Do genes make people gay? If you put this question to Google, you'll find thousands of pages of Internet commentary on it, posted on the websites of fundamentalist Christian ministries, science blogs, and major newspapers. The reason why this question attracts so much attention is no mystery: Despite real progress on LGBT rights in recent decades, large numbers of people, both in the United States and around the world, still see homosexuality as wrong. But if being gay is inborn, rather than a choice, moral arguments against same-sex relationships become more complicated, because it's harder to condemn people for something that is beyond their control. It's therefore not surprising that the science of sexual orientation often winds up in the middle of moral and political arguments over LGBT rights.
In part because of the longstanding controversies over same-sex relationships, the genetics of sexual orientation has been somewhat neglected compared to other human traits. Over the past few decades, classic genetic studies using traditional statistical methods show that identical twins, who have the same DNA, are more likely to share same-sex orientation than fraternal twins or non-twin siblings—a clear sign of a genetic effect, though in this case the effect is modest. That genetics plays some role in same-sex orientation shouldn't be surprising since scientists consistently find that genetics contributes nearly every human trait that's been examined, even if it's often in a minor way. Many human traits other than sexual orientation have been the focus of modern, genome-wide genetic studies that attempt to find specific genes that contribute to those traits. A recently published study is one of the few designed specifically to look at sexual orientation with modern genetic tools.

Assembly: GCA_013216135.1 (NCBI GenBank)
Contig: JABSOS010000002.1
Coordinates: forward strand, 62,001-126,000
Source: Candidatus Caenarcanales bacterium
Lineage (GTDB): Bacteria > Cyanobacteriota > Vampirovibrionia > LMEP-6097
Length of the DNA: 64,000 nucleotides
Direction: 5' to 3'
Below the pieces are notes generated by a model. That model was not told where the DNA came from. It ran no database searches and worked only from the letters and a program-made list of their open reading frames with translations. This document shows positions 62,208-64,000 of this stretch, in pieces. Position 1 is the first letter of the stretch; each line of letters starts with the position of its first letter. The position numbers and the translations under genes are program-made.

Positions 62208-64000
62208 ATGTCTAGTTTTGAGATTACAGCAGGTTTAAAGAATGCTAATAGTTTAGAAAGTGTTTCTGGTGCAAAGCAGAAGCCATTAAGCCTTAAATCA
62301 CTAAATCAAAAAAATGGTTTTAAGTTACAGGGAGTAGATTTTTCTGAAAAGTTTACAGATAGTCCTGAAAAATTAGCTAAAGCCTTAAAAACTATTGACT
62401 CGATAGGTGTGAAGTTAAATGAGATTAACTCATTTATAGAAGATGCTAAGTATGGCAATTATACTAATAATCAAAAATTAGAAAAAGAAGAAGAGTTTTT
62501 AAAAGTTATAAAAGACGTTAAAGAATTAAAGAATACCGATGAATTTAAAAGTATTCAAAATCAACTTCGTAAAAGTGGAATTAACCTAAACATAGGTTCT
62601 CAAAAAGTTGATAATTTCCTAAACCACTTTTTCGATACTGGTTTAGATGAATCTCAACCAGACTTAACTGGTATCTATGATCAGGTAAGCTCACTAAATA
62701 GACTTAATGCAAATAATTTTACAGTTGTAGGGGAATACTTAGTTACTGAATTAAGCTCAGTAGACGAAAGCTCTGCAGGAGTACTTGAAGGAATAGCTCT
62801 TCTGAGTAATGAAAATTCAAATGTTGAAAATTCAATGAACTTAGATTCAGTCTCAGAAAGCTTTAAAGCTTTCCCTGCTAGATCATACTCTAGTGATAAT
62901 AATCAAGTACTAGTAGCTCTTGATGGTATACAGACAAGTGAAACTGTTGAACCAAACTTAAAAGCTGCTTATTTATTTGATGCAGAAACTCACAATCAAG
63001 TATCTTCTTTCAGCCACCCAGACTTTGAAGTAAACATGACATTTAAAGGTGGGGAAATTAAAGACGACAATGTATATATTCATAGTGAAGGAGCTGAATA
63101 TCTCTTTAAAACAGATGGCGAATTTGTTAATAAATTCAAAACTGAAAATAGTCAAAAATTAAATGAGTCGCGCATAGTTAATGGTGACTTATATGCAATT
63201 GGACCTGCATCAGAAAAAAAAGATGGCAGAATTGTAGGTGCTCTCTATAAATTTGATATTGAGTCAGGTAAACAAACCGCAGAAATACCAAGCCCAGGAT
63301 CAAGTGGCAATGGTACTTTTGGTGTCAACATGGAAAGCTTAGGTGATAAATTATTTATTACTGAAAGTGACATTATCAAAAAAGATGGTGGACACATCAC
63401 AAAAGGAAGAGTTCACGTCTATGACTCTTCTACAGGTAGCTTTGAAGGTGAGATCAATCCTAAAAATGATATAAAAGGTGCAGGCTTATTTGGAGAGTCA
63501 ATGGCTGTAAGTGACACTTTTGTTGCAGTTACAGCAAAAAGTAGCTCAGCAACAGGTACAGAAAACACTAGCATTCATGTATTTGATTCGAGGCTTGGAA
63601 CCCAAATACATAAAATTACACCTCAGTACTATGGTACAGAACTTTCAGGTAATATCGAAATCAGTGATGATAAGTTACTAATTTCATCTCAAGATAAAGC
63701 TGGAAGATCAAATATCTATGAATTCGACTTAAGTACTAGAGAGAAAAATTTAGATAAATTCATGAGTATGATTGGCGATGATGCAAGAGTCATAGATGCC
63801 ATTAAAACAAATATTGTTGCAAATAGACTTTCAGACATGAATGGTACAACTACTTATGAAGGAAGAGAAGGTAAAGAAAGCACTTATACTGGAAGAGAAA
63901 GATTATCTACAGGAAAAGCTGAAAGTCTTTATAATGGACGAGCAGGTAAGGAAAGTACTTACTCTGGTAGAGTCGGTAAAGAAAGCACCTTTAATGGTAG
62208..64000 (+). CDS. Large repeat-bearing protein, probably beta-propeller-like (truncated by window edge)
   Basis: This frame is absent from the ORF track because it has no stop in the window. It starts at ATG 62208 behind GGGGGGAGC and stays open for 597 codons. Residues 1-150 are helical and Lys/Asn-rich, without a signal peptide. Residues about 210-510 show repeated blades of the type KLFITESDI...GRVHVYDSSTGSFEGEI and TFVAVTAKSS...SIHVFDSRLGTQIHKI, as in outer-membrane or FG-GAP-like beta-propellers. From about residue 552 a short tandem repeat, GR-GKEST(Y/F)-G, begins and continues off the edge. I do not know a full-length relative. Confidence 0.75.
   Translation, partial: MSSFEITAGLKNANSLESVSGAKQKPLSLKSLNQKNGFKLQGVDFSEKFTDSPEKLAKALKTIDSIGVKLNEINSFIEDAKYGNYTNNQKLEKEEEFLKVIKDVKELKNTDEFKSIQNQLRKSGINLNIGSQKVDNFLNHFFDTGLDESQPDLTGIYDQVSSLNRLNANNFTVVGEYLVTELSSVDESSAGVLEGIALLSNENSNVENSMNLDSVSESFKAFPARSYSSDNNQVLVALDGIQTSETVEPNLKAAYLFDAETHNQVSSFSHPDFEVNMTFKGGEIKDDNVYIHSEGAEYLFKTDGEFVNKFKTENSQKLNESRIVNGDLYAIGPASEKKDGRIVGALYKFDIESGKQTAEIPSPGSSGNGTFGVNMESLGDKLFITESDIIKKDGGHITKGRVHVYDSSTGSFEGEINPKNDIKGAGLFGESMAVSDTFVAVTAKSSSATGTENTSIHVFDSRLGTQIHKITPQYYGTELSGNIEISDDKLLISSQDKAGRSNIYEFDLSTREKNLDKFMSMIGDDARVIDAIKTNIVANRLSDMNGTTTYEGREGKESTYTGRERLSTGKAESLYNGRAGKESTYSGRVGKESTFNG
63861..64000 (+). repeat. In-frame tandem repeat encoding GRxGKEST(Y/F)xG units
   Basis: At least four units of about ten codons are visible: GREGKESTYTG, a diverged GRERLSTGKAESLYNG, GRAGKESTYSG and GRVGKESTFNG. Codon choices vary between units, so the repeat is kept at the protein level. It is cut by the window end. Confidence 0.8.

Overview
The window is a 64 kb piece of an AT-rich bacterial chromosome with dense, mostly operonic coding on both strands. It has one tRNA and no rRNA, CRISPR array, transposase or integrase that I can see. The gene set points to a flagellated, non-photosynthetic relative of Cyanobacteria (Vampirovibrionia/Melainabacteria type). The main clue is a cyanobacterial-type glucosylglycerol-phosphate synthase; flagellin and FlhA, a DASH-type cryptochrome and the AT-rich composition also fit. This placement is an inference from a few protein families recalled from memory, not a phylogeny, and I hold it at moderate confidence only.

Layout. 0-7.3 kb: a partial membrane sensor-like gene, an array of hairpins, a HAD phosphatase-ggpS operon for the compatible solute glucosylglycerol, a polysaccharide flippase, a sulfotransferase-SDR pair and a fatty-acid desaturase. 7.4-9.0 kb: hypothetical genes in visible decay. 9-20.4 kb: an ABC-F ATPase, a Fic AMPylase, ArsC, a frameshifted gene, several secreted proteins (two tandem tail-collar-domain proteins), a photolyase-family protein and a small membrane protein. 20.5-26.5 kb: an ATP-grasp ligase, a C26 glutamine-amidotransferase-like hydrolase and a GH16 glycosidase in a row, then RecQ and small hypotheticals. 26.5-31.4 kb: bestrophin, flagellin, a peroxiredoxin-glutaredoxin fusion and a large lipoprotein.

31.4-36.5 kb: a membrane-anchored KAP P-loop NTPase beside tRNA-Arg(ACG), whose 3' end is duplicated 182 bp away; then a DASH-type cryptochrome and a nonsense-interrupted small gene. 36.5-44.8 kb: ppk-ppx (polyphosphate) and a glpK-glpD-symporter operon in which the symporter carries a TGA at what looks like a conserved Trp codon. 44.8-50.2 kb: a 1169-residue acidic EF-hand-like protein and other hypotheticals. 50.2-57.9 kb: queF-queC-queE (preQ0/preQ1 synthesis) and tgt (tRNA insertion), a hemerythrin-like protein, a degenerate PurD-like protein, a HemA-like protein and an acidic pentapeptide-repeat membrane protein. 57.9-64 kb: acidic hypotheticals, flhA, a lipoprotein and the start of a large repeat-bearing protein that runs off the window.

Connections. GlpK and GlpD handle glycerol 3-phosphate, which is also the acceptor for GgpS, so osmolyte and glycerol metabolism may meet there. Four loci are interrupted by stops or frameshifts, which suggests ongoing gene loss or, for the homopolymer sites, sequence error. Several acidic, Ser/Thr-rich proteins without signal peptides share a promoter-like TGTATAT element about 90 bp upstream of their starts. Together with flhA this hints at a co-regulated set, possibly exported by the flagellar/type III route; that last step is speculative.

This study, led by Alan Sanders at Chicago's North Shore University HealthSystem Research Institute, directly compared about 2,000 homosexual and heterosexual men in order to find genetic differences between them. They didn't find much. The researchers picked up some signal near several genes that are expressed in the brain. They also detected some genetic differences near the gene for the thyroid stimulating hormone receptor. This gene plays a role in Graves' disease, a thyroid autoimmune disorder that, according to a recent Danish study, occurs more often in gay men. These and other related findings, write Sanders and his colleagues, "point to a possible connection between thyroid function and sexual orientation in men."
What can we take away from these modest results? The study, as the authors recognize, is fairly small as far as modern genetic studies go, and so its power to find genes linked to same-sex differences is limited. The results are also limited to men—the genetics of sexual orientation in women, or of transgender individuals is likely to be different. There are no definitive findings here, only clues for later research to build on.